I saw an article in the paper today about a B.C. girl who had made a statement dress for her prom. It’s rather nice, I think, that proms, that most frivolous symbol of North American teenage life, sometimes serve to make political statements. I’d prefer that to the mindless throwing away of money on limos, expensive duds and fancy venues. I mean, what’s wrong with your boyfriend’s rust bucket Datsun, Mom’s madeover wedding gown(or Dad’s 20-year-old tux with the too-short sleeves) and the sweat-infused school gym? I’m not against the kids having fun, but it would be reassuring to think that they also have brains and are capable of critical thought.
This young woman had made a dress from her homework assignments — math assignments, no less, and had attached the paper to black satin straps. It was quite clever and fetching. Better yet, on her website she explained that she was making the point that she was a fortunate young woman in that she had been able to have a good education, one that would provide her with the tools for a fulfilling life. She was going to university on a full scholarship. She pointed out that many young girls around the world do not have this privilege. She also intended to donate money raised from the dress to the Malala fund for the education of women. Yea for her!
I told Gill about the dress. She, now the recipient of a PhD, was impressed. But she also remembered a time when her academic career was less than stellar. “Wow, Ma, if I’d had to make a dress with my math assignments, it would have been the world’s skimpiest dress. And there would have been a lot of red marks and zeros involved!”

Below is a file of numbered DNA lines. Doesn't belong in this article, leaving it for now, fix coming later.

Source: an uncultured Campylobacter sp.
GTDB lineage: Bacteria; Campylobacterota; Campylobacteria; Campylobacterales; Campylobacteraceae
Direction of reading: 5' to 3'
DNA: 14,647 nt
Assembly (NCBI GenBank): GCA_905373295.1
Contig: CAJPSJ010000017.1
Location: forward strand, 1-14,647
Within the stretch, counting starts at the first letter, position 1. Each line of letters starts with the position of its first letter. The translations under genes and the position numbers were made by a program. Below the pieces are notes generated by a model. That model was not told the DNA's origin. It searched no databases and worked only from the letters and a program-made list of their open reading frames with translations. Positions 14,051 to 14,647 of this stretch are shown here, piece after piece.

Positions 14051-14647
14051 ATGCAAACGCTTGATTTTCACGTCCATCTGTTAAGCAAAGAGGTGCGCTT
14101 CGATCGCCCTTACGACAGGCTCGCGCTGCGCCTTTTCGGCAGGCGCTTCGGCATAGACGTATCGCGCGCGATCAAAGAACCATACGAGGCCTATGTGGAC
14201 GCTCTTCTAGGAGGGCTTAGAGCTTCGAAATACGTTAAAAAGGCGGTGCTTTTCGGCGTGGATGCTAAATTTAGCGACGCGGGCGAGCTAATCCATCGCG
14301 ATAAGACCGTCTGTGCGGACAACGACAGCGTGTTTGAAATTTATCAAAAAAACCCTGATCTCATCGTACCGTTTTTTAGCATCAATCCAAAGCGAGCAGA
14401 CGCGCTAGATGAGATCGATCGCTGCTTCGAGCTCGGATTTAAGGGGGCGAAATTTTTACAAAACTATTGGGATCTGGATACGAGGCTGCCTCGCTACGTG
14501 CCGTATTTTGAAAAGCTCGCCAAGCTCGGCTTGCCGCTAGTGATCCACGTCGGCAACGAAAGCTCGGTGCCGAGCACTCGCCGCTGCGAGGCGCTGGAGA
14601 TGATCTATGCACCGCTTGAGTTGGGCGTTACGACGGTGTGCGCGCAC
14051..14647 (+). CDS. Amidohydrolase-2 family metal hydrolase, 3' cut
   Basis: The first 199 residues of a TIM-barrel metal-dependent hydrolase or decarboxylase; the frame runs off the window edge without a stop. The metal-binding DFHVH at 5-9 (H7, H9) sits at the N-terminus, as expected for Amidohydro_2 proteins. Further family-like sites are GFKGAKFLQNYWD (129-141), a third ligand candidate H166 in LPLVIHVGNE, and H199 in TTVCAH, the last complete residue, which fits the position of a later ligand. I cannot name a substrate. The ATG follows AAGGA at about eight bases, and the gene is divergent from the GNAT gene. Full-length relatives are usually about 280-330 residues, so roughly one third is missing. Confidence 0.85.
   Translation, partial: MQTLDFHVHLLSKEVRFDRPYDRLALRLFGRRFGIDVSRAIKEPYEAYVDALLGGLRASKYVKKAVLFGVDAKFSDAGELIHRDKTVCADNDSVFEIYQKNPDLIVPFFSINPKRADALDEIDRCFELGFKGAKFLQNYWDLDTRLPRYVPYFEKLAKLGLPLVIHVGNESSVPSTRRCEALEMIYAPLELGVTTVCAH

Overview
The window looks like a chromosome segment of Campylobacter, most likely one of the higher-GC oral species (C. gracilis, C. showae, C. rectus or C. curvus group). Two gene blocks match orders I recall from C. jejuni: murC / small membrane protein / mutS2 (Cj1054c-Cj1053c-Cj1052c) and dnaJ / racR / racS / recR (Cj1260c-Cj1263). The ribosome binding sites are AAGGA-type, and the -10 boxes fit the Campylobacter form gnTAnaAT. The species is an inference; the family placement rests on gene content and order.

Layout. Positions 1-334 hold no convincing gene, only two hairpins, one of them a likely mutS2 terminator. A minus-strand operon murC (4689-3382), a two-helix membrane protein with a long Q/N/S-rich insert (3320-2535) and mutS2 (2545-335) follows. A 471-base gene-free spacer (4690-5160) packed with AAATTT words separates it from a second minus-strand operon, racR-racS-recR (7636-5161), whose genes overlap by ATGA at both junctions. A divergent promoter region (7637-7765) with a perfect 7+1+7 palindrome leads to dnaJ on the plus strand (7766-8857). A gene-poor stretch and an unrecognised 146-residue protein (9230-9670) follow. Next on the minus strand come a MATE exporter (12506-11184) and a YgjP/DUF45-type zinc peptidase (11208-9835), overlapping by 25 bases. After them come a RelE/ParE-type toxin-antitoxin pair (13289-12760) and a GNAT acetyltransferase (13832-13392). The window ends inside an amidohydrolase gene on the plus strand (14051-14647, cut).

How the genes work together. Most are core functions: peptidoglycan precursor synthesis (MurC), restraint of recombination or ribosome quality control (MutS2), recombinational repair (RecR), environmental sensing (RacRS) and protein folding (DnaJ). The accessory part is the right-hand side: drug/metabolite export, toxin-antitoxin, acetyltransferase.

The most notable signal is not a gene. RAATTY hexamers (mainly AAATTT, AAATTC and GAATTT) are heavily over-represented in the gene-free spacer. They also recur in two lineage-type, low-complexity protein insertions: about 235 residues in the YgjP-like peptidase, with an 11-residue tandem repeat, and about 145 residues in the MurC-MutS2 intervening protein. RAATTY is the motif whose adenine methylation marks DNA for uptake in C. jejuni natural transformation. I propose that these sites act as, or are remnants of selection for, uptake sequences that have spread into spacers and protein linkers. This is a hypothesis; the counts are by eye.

This got us reminiscing about prom dresses. My particular favourite was Gill’s senior prom outfit. She had, in a stroke of brilliance, conned me into taking her shopping in Toronto to find a dress. You may not see this as remarkable, but Gill hated dresses. She wore them only under threat of death. So you can imagine my glee when she stepped up and VOLUNTEERED to wear one! And she said she might even have her hair done at a hair salon! I was apoplectic with glee. It’s not that I wanted her to be a Barbie, but the occasional attempt at femininity would be nice. (This worked in L’il Sis’ favour, however, since she figured out that she could very easily be ‘The Good Daughter’ by dolling herself up in feminine trappings all the time.)
Seeing this as an opening, I took Gill shopping in Toronto. We found a stylish dress, (a designer one by Betsey Johnston) in bright fuchsia that Gill loved. It had a full, short skirt and straps. I, of course, was visualizing it with snappy accessories — heels, jewelry, perhaps a cute pashmina or wrap…
Gill had other ideas. In her own kind of political statement (I’m not sure if the statement was “I hate school and am glad I’m finished with its rules and stupid exams’ or ‘You think I’m going to conform to social norms? Think again’) she chose her own accessories. When she came waltzing down the stairs, she was a vision. She wore the fuchsia dress, a green army surplus jacket, green Doc Martens (steel-toed so she could kick her date if he tried anything funny), multicolored striped tights, and a corsage that she had made of radishes!
“Well, Ma, you didn’t expect me just to wear the dress as it is?” she asked. “I’m leaving high school with a bang!” That she did. And I think I’m secretly glad that she danced to a different drummer. Perhaps the radish corsage was a tad over the top, but…at least her outfit showed creativity, thoughtfulness, and was the first step on her ‘road less travelled’.